Ken Almand, partner at Moore Stephens, said a number of issues arise when seeking to tax foreign businesses based on such user-generated value.

“It can be argued that what the UK is exploring is the attribution of prots not to the local activities of the business itself but to its users. The UK is seeking to justify this on the basis that such users are taking on a number of the supply-side activities that historically would have been undertaken by the business itself,”

“Nonetheless, this is fundamentally dierent to the usual approach of attributing value based upon the functions, risks and assets of the group companies and their employees. It is one thing to recognise that user participation generates value, but attributing an arm’s-length taxable prot to it is quite another. This approach may be viable, but requires consensus from multiple countries, as it would mean fundamental changes to transfer pricing and permanent establishment principles,” he explained.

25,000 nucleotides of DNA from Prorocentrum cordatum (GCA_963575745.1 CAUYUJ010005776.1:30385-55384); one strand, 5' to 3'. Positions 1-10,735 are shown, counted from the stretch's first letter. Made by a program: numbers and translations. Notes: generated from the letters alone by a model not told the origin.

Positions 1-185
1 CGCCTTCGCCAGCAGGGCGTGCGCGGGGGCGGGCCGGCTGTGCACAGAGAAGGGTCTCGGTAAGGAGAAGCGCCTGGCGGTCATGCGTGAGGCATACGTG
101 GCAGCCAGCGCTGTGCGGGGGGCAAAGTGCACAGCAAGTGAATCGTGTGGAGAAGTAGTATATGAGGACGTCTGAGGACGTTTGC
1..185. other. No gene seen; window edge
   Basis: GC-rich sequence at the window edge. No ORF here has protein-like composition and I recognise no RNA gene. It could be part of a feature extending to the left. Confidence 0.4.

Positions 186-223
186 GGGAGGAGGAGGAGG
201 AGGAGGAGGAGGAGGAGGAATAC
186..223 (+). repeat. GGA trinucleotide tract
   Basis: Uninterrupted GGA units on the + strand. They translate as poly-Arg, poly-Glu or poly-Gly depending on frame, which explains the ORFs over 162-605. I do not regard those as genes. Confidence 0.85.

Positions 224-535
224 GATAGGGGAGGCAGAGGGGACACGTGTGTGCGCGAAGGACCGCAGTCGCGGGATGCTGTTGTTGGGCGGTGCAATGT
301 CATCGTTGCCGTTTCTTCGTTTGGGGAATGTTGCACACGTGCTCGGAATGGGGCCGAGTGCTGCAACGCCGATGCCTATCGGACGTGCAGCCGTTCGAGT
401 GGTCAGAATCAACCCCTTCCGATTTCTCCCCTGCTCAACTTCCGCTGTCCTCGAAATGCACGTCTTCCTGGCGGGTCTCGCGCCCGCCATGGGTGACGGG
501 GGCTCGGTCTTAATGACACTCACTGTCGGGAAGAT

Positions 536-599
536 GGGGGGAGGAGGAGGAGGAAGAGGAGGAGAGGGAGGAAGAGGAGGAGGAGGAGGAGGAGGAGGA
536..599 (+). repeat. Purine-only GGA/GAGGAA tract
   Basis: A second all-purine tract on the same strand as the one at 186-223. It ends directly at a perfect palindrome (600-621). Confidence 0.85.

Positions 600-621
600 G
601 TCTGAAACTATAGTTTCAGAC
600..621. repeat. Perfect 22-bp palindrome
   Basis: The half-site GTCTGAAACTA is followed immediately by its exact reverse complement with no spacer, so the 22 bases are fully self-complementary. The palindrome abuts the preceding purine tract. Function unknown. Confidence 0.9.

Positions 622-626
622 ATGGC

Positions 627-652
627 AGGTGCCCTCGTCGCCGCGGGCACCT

Dan Neidle, partner at Cliord Chance, appeared to disagree with the position paper view as he said it was not clear how someone viewing a video on YouTube is fundamentally dierent, in terms of value creation, from someone watching TV.

“Or take Airbnb. Are the users really creating value in a qualitatively dierent way from hoteliers and tourists using a conventional travel agent?” Neidle asked.

User participation is also likely to feature in the EU’s digital tax proposal, which is expected to be released on March 21. Leaked drafts of the report have indicated that the EU is planning to propose an interim measure in the form of a 3% tax on EU revenue for certain companies above a €750  million threshold ($ 922 million)